Tony Elliott is done with social media for the time being.
Clemson’s offensive coordinator is off Twitter and Instagram even if he is technically on both applications. He has accounts that he usually checks from time to time, but Elliott knows there’s plenty of criticism being pointed in his direction given the way the Tigers have performed on that of the ball so far. So he’s chosen to limit his exposure to all of the negativity on the outside.
“That’s kind of their space,” Elliott said of fans’ criticism, “and I’m going to let them have their space.”
One of the perceived knocks on his offense — one that’s averaging just 12.6 points against FBS competition and ranked no better than 99th nationally in rushing, passing, total yards and first downs — is a lack of creativity. Elliott said he knows that because it’s typically the default complaint when any offense isn’t performing up to expectations.
“Well you’ve got to be able to execute the fundamentals first and foremost,” Elliott said.
That’s where the Tigers are having too many breakdowns, Elliott said, which also makes improvement in those areas the top priority as the Tigers try to get things turned around starting Saturday when Boston College visits Memorial Stadium.
“The biggest thing is we’re just out of sync right now,” Elliott said. “It’s 10 guys and then one guy not doing the right thing. Or it’s nine and we’ve got two guys not doing the right thing. Some of that can be attributed to youth. Game speed is a little bit different even though the practice speed is still pretty fast here for us on our practice field, it still happens fast in the game and it takes time to be able to work through those things to be able to anticipate.”
Quarterback D.J. Uiagalelei spent part of his meeting with reporters Monday again shouldering the bulk of the blame for the offensive ineptitude after going 12 of 26 for 111 yards and two touchdowns in Clemson’s 27-21 double-overtime loss to North Carolina State over the weekend, but Elliott was quick to point out it’s also on Uiagalelei’s supporting cast, particularly the offensive line, to help make the young quarterback more comfortable. Uiagalelei added 63 yards with his legs against the Wolfpack and was easily the leading rusher for an offense that continues to struggle mightily getting anything on the ground (126.2 rushing yards per game).
The offensive line is still trying to find the right combination. Sophomore Paul Tchio got the start at left guard Saturday in place of true freshman Marcus Tate. Hunter Rayburn also rotated in there, and Elliott said the Tigers are looking at the possibility of moving backup tackle Mitchell Mayes inside to help on the interior.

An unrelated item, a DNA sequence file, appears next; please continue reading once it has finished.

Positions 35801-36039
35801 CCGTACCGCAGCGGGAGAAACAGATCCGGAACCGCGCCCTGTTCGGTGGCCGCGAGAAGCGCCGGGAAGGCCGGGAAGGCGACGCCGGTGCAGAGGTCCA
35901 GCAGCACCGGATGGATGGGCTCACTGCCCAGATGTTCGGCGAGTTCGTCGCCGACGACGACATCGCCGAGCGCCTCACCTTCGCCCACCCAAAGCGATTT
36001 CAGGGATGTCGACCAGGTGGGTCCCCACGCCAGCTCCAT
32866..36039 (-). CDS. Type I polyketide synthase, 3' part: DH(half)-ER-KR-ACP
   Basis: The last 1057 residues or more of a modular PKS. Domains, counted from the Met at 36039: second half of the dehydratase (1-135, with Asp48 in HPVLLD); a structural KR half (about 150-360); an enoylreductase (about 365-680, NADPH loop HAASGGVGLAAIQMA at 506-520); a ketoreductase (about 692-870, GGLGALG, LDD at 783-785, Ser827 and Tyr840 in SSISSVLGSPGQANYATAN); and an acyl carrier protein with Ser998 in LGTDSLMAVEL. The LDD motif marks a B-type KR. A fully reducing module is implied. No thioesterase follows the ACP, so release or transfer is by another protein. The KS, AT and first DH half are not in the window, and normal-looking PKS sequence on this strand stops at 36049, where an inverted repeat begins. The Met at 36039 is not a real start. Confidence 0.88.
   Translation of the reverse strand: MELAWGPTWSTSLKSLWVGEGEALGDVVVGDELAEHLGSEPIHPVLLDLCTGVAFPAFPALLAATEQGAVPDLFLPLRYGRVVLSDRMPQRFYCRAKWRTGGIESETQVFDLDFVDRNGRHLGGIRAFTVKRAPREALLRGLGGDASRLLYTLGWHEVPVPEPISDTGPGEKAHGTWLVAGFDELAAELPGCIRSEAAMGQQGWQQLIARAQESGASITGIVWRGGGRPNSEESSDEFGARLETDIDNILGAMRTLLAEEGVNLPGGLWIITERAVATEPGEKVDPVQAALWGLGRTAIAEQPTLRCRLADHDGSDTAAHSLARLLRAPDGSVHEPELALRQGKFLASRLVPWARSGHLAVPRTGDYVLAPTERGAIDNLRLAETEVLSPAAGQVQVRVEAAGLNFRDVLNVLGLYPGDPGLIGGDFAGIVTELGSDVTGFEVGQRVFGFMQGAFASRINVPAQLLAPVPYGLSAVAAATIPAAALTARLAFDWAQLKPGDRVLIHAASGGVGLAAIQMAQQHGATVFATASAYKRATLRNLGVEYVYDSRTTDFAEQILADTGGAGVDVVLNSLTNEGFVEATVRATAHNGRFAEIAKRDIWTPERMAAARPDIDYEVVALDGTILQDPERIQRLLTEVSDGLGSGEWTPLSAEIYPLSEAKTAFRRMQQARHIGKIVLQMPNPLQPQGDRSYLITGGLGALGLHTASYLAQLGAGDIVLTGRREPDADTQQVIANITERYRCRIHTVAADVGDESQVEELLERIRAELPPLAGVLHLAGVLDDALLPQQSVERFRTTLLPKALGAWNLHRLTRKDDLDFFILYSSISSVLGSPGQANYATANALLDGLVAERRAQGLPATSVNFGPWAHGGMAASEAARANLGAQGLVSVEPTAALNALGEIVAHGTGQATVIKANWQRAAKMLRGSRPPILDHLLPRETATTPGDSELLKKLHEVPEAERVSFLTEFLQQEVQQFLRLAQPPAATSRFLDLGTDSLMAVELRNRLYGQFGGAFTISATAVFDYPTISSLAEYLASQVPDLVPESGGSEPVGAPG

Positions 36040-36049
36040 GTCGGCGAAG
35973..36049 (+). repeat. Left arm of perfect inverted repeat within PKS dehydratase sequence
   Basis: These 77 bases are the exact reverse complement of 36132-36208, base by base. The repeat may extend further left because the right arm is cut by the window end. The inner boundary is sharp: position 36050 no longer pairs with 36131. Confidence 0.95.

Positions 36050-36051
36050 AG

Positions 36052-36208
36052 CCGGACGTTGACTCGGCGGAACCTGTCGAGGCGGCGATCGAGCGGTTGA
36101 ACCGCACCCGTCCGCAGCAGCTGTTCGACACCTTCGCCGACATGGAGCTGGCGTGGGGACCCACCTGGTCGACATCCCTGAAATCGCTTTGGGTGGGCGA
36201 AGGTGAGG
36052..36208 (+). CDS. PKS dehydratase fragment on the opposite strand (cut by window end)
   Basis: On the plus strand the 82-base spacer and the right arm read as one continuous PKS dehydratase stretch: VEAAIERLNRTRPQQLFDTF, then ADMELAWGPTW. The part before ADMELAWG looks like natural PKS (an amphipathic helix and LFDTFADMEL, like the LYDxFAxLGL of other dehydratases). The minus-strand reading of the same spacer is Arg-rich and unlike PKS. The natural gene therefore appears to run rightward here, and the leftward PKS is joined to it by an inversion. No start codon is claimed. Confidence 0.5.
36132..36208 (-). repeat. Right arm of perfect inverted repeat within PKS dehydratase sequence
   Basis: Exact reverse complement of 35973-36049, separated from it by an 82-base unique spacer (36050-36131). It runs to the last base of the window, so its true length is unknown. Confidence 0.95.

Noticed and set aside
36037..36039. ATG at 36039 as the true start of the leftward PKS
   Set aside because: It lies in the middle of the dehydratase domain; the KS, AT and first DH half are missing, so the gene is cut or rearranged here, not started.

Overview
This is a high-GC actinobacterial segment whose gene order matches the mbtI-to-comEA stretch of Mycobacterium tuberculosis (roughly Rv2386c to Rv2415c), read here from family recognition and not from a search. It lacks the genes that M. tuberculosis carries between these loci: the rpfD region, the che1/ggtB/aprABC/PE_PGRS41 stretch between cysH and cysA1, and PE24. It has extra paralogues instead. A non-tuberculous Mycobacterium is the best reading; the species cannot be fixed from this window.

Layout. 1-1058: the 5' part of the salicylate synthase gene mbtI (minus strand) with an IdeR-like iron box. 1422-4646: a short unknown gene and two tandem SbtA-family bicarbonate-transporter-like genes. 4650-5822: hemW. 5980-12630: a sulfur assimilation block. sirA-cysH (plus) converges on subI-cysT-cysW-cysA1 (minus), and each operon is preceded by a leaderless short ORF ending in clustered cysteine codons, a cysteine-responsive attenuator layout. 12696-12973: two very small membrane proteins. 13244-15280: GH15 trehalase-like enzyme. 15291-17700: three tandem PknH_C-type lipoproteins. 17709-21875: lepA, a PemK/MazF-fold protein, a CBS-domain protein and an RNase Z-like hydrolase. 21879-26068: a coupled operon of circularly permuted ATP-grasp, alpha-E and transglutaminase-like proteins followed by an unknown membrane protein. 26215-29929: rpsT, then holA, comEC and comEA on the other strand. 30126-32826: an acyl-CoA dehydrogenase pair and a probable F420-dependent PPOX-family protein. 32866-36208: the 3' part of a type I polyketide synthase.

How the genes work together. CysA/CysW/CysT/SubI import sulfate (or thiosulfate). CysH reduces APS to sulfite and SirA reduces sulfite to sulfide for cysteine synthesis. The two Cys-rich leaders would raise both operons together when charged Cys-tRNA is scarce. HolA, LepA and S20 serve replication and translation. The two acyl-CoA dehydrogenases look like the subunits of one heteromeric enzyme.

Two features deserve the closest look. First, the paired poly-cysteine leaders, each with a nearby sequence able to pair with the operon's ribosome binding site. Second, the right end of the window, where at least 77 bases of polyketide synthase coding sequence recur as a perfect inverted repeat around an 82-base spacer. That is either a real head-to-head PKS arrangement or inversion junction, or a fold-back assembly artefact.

Whether it be miscommunication along the line, missed blocking assignments or misreads by the backs, the Tigers continue to make fundamental mistakes in games that aren’t necessarily showing up in practice. Elliott said he’s seen improvement in some of those miscues while more have popped up based on the different alignments of each defense the Tigers have seen to this point.
Even receivers’ blocking has been spotty at times when Clemson tries to get the perimeter runs and screen game going, something Elliott said has to be a collective effort when it comes to emphasizing its importance.
“I think where we’ve got to get better is just finishing off blocks,” Elliott said. “I think we initially get things started, but we’ve got to play all the way through the whistle and finish those blocks because that’s what results in those explosive plays. I think of one in particular (against N.C. State) on a screen to (Justyn) Ross. We just threw a bubble out there to Ross, and he makes a jump cut. And if we hold that block a little bit longer, then he’s going to take off and he’s going to run But we don’t, and we get tackled by the ankle.
“We’ve just all got to do a better job of the details, the footwork, the hand placement, the understanding and then just that relentless finish all the way through the whistle. And then just understanding that we have to do a good job as coaches, too, of pointing out to those guys how that extra effort can turn into big plays in the run game.”
For a relatively young offense, it starts with mastering the basics.
“That’s where we’ve got to get better,” Elliott said.